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Now Playing: Kevin Smith Ticks Some People Off

A few movies opening this weekend rather quietly, none of which will likely topple "The Help" at the box office. "A Good Old Fashioned Orgy" is cute, but never as outrageous as it wants to be. "Shark Night 3D" confuses me, as the film appears to be set during the daytime, at least judging by the trailer. "The Debt" does have Jessica Chastain and is getting some good reviews, so it's probably the most promising of the weekend's offerings. And I haven't heard a thing about "Apollo 18."

However, if you can figure out how to work your Video On Demand, you can also check out Kevin Smith's latest, the highly controversial "Red State." And when I say controversial, I don't just mean the subject matter--the film focuses on a Fundamentalist Christian sect that kidnaps three teenage boys and plans to murder them before a Waco-like stand-off ensues. Nobody's really worked up about that. No, a bunch of people got upset at Smith for saying he was going to auction off the film to distributors, then bought the rights for himself for $20 and is distributing it by taking the film on the road himself. This really irritated some people, as you can read about here. You can read about this, and more, in my interview with Smith here.

My feelings about Smith have changed over the years. I was a huge fan of his early work, particularly "Chasing Amy," which I thought was original and bold and beautiful. I also really enjoyed "Clerks" and "Dogma" and even have a soft spot for "Mallrats." Things started to get a bit too self-congratulatory and meta for me with films like "Jay and Silent Bob Strike Back" and even "Zack and Miri Make a Porno" (and I've never made it through "Cop Out"), but I was always interested to see what he would do next.  As of late, however, I've enjoyed Kevin Smith the personality more than Kevin Smith the director--I enjoy his warts-and-all podcast and actually really like seeing him onscreen in films like "Catch and Release" and "Live Free or Die Hard."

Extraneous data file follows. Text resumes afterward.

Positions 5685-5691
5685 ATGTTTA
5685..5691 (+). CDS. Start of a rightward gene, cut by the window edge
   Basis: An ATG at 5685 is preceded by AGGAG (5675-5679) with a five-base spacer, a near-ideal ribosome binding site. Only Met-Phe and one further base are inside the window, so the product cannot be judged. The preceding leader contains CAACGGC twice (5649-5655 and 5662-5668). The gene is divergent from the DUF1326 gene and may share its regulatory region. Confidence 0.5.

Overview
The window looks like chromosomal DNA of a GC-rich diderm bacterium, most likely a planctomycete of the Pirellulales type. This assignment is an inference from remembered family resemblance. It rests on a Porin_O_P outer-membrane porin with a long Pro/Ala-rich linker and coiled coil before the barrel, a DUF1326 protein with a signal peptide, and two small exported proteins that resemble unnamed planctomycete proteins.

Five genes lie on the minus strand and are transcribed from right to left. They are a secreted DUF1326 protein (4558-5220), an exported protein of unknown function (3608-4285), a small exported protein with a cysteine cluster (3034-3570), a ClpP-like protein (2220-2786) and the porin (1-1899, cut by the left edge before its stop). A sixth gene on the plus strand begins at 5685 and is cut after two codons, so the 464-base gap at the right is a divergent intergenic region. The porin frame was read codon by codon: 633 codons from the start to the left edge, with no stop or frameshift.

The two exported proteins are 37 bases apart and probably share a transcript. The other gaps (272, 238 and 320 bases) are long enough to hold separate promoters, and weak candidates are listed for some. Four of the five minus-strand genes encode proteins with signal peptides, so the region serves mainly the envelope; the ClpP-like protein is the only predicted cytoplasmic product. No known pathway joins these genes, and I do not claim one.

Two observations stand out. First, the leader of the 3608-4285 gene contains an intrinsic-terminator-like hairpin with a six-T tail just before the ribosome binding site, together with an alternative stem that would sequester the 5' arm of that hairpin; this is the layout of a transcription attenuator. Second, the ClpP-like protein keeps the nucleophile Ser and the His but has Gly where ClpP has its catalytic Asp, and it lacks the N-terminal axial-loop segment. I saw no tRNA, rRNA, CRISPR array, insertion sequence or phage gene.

Now comes "Red State," which I have some real issues with. But I can't deny Smith has grown as a visual filmmaker--it's his best-looking film yet. And there are some performances to be admired. As I learned from speaking to him, this is a guy who loves and respects actors, and I have to give it up for anyone who writes a movie around obscure character actor Michael Parks.  And whatever shortcoming I find with the film, I have to say I'm surprised by amount of vitriol directed at the filmmaker by some critics, who really seemed to take his self-distribution personally. Case in point: HitFix's Drew McWeeney, who commits the horrible mistake in his review of bringing up his own work, saying he made a film with similar themes--the "Masters of Horror" episode "Pro-Life." That he tries to couch it as a response to criticism from people who will say, "Well, if you think you can do it better, you should" is sort of silly--nobody worth responding to thinks that while reading a review. Clearly, the critic just wanted to throw in a plug for his own film.

Well, for kicks, last night I watched "Pro-Life" (it's available on Netflix Instant Watch) and it didn't suck. However, I find it so different from "Red State" in tone and look and storyline, the comparison doesn't even really make sense to me. Sure, both feature religious zealots and a bloody stand-off, but they're really very different films, not even in the same genre. "Red State" is a fairly gritty drama, while "Pro-Life" is straight up horror with a supernatural twist. Yes, "Red State" has been called a horror film by some, but it's really not an apt description. There are no creatures, no otherworldy elements...I suppose one could make a case for it being a horror film in the way slasher films are, but I don't see it.

Whatever my feelings about the film, I have to admire what Smith has done, using a unique distribution model that has already paid off. I know his auction antics pissed some people off,but Smith maintains he never lied. "I had said, 'If we get into Sundance, I plan to pick my distributor, auction-style in the room,'" he told me. "That’s all I said, but everyone started extrapolating that I was going to sell the film to the highest bidder. It was very specifically worded to watch what would happen when people take a telephone game to the worst possible degree and start making up information. They read other blogs and start adding information and soon theyr’e saying the highest bidder is going to buy the movie. That’s not what I said, I said exactly what I said because I knew what we were going to do!"

In short, the whole thing can probably be best summed up by Smith himself. "Love it or hate it, it’s the most interesting distribution story to happen in a long time."

--Jenelle Riley

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